This page on the BBC web site, reminds us that today is the 40th anniversary of the Apollo 10 mission, the penultimate mission before a lunar landing would be attempted.
"In May 1969, with only seven months to go before the end of the decade, the first Lunar Module to fly in orbit around the Moon was powered up and readied for undocking from the Command Module.
Astronauts Tom Stafford, John Young and Gene Cernan were about to test out a technique for lunar landing which had first been proposed in 1916 by a Russian mechanic called Yuri Kondratyuk.
Kondratyuk's thesis described how a small landing craft could leave a mothership in lunar orbit to ferry its crew to the surface and back - a technique later referred to as Lunar Orbit Rendezvous or LOR."
Kondratyuk had a fascinating life, as the biography on Wikipedia reveals. Born Oleksandr Gnatovich Shargei, and having already escaped death once, he took the name and identity of the deceased Yuri Vasilievich Kondratyuk, following the Russian Revolution, to avoid being arrested as an enemy of the people.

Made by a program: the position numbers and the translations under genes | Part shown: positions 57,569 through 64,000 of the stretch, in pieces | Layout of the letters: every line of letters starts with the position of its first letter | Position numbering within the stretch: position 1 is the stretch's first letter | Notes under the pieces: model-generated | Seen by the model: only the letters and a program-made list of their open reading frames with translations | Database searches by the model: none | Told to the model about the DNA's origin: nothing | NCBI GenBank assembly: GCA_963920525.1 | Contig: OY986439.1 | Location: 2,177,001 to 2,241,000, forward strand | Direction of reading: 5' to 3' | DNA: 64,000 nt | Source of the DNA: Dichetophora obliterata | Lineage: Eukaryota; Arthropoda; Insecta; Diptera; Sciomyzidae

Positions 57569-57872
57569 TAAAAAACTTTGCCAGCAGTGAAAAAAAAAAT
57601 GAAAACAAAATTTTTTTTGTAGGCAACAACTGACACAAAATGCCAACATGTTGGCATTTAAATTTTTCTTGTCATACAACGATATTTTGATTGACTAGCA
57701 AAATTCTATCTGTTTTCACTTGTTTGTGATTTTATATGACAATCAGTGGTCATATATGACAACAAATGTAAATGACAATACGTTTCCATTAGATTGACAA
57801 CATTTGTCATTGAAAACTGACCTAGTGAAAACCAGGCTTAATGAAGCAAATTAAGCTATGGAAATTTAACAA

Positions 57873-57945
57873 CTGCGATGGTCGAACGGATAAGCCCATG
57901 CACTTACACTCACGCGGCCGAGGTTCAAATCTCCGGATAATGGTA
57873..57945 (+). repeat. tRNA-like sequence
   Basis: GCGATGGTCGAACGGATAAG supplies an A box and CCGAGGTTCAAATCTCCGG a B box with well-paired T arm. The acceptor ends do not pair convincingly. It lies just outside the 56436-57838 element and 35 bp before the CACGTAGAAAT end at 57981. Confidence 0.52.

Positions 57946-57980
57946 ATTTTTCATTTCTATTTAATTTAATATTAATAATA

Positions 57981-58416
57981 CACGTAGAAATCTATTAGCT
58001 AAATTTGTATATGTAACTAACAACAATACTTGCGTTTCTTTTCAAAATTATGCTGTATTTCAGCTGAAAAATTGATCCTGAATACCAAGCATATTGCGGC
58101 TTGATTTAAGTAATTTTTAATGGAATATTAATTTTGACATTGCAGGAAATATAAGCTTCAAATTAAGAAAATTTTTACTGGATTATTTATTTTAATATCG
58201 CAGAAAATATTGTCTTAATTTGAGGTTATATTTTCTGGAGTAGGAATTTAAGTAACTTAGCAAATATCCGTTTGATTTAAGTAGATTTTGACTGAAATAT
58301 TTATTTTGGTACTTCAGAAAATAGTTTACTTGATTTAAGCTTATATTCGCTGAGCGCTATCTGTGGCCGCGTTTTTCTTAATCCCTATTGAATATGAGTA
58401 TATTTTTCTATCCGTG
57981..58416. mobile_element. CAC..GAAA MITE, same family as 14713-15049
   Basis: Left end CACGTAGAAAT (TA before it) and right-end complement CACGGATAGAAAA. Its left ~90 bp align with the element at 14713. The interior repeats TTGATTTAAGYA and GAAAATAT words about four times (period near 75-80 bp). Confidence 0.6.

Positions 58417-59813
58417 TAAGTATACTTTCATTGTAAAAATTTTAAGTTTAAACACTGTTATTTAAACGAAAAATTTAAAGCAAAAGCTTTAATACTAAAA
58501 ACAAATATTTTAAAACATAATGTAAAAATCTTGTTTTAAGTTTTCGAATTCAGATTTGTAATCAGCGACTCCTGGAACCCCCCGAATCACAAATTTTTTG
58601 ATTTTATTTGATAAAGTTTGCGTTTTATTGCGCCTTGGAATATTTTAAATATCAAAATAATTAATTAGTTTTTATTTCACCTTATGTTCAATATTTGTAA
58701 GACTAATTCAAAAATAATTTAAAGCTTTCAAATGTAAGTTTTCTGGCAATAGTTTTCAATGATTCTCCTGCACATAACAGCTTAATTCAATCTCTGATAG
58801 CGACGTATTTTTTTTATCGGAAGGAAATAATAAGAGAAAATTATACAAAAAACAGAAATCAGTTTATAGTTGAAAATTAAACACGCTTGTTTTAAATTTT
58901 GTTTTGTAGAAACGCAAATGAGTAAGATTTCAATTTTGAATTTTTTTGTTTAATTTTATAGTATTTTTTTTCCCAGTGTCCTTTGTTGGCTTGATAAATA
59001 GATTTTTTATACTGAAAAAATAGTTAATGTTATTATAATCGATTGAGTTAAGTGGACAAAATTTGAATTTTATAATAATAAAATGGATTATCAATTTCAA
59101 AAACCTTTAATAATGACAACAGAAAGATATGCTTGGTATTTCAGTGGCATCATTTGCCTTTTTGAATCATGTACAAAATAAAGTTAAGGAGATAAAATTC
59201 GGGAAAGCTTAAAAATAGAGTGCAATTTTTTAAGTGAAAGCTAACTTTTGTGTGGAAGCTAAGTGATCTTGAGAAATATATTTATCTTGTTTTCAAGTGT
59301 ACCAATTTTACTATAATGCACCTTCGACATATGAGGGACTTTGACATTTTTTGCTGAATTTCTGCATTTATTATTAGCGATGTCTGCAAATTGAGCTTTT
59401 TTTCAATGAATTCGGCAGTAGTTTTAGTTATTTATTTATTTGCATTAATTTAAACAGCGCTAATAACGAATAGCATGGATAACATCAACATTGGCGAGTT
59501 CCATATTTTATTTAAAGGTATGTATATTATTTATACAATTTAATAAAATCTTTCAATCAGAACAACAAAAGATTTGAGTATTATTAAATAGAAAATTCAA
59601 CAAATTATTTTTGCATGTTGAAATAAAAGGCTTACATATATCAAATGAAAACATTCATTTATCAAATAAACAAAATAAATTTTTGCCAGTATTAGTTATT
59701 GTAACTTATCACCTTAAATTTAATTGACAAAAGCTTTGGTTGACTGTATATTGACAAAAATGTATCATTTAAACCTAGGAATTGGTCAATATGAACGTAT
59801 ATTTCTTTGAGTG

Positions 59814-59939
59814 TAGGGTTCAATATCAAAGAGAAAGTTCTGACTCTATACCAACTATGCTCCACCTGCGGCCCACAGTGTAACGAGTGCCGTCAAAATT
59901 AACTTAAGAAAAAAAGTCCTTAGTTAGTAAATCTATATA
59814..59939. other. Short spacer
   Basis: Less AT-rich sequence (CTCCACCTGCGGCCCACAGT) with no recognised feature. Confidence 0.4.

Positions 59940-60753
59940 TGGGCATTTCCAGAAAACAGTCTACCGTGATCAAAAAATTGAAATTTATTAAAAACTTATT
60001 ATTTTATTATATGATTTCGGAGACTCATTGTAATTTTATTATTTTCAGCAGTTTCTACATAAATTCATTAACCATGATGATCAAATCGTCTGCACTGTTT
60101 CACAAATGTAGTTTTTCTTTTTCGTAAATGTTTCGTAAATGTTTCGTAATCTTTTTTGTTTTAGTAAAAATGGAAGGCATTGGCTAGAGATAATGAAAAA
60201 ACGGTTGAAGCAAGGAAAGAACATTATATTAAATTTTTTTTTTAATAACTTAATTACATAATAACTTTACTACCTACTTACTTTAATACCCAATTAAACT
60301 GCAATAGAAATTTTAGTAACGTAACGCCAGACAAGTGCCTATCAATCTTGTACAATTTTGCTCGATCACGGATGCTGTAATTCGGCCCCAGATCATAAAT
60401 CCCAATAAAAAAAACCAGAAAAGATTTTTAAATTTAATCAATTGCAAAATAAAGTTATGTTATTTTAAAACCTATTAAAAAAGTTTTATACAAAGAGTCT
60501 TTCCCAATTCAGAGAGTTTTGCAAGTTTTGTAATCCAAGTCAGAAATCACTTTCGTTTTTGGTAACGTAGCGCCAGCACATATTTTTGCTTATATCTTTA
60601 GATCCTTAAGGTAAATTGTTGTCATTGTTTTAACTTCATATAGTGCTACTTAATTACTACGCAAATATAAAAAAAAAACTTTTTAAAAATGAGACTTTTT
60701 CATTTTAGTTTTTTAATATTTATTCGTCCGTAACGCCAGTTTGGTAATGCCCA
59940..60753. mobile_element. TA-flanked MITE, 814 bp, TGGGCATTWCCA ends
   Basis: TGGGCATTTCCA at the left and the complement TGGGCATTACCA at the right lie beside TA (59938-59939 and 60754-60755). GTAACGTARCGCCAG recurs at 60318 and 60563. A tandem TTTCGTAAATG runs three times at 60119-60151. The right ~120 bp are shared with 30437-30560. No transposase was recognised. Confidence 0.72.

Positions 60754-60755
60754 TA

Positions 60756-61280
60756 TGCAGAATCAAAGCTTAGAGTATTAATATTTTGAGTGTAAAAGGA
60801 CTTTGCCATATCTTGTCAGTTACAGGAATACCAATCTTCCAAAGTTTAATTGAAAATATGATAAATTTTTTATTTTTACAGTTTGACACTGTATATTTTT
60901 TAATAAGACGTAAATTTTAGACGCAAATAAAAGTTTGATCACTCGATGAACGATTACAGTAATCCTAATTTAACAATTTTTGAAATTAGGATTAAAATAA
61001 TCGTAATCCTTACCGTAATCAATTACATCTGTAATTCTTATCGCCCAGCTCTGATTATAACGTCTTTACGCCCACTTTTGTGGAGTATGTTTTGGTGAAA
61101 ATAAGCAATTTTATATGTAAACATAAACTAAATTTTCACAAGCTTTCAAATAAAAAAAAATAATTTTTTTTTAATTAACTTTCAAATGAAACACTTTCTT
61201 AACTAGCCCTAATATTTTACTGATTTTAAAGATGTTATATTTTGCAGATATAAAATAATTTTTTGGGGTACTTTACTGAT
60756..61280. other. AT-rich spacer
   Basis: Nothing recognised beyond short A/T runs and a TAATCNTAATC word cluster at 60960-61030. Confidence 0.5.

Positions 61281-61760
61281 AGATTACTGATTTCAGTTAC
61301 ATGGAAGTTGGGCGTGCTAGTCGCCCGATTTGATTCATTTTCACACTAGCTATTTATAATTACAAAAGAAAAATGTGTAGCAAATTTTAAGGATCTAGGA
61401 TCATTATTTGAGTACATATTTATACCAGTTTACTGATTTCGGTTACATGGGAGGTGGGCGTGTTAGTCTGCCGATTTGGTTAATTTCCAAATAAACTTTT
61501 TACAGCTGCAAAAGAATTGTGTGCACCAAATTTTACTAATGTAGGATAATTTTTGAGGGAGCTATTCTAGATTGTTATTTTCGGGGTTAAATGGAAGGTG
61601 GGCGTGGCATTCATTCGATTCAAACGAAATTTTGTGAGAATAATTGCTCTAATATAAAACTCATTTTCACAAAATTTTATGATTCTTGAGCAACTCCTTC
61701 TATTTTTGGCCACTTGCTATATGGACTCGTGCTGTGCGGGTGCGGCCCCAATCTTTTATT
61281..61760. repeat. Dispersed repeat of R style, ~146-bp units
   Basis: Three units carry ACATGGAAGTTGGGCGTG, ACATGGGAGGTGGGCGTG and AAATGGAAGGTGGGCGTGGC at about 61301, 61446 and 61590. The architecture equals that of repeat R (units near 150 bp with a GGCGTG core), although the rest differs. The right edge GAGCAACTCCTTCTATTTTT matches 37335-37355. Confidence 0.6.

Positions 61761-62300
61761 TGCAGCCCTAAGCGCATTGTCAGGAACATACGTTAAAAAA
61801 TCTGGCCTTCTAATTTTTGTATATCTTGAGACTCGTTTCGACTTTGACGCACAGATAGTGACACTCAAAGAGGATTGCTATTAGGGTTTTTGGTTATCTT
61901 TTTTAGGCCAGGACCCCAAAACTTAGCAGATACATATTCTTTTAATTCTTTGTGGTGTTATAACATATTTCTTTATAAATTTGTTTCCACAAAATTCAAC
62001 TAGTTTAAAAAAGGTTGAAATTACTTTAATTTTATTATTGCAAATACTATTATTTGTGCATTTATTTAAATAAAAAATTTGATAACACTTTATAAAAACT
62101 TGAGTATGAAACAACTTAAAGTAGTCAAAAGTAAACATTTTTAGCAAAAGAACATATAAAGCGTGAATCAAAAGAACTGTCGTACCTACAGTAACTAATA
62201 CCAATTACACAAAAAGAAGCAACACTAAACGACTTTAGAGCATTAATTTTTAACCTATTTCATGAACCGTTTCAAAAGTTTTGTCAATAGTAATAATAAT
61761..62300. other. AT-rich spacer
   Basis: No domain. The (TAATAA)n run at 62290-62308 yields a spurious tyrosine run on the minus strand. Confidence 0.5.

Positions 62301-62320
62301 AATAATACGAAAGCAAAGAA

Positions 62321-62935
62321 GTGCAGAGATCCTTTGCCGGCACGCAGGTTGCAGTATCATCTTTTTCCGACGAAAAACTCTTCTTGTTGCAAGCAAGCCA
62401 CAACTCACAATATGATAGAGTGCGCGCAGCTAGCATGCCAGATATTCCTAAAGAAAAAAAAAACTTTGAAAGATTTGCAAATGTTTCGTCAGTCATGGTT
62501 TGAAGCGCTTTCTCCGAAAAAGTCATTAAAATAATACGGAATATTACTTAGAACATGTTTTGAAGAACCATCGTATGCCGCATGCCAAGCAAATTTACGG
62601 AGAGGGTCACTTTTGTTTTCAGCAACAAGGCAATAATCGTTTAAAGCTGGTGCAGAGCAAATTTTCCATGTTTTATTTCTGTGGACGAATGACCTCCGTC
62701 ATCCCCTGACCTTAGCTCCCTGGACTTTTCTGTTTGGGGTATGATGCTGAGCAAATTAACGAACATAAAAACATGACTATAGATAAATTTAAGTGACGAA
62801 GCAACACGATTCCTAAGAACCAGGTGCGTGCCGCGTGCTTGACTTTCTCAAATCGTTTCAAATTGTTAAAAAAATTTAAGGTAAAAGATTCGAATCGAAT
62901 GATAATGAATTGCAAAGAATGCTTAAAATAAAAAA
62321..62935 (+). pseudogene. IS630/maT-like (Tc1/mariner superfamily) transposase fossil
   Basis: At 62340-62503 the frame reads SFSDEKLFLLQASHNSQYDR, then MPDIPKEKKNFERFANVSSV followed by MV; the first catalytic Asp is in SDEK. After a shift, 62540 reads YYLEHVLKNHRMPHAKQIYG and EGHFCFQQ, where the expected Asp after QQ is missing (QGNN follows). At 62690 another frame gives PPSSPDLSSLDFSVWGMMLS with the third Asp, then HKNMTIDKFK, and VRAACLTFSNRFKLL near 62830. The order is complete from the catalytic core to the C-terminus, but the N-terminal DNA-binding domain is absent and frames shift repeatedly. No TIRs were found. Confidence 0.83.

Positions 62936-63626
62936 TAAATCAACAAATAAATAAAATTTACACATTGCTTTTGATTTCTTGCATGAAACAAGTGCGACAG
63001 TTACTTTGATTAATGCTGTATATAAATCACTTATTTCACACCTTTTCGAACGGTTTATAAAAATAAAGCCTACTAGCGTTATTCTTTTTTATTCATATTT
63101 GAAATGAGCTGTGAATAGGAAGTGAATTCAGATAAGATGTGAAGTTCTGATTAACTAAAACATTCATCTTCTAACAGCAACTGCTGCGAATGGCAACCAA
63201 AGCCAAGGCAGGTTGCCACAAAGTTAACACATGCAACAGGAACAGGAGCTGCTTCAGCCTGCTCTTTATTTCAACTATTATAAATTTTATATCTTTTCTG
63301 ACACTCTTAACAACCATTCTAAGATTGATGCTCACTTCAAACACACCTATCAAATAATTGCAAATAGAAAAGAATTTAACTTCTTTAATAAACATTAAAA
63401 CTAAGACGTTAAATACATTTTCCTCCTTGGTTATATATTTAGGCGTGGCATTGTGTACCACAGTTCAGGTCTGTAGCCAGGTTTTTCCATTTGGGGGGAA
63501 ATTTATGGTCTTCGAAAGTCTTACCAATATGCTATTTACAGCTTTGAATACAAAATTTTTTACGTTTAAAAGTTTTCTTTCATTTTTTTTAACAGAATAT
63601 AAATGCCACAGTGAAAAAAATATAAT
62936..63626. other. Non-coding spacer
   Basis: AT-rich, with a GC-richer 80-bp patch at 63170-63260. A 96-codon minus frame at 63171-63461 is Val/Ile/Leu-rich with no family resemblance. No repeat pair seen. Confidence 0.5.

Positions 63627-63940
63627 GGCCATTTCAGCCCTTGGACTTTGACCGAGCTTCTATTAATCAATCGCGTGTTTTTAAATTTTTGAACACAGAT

His pioneering ideas on spaceflight had to be self-published after no publisher would accept them. Foregoing the chance to work with rocketry pioneer Sergei Korolev for fear of his real identity being discovered, Kondratyuk pioneered work on wind turbines, and died in 1941 while serving in the Soviet army. Fortuitously, his notes on space travel eventually found their way to the United States when a neighbour took them with him when escaping the Soviet Union after World War II.
The history of the Soviet space program is littered with fecund stories of human invention; paranoia, power and corruption; missed opportunities; epic failures; lost dreams and bitter tragedy. But it is also my hypothesis that it harbored the secret continuation of the Constructivist 'project' after Stalin's Socialist Realism became the only acceptable form of artistic expression. More to follow.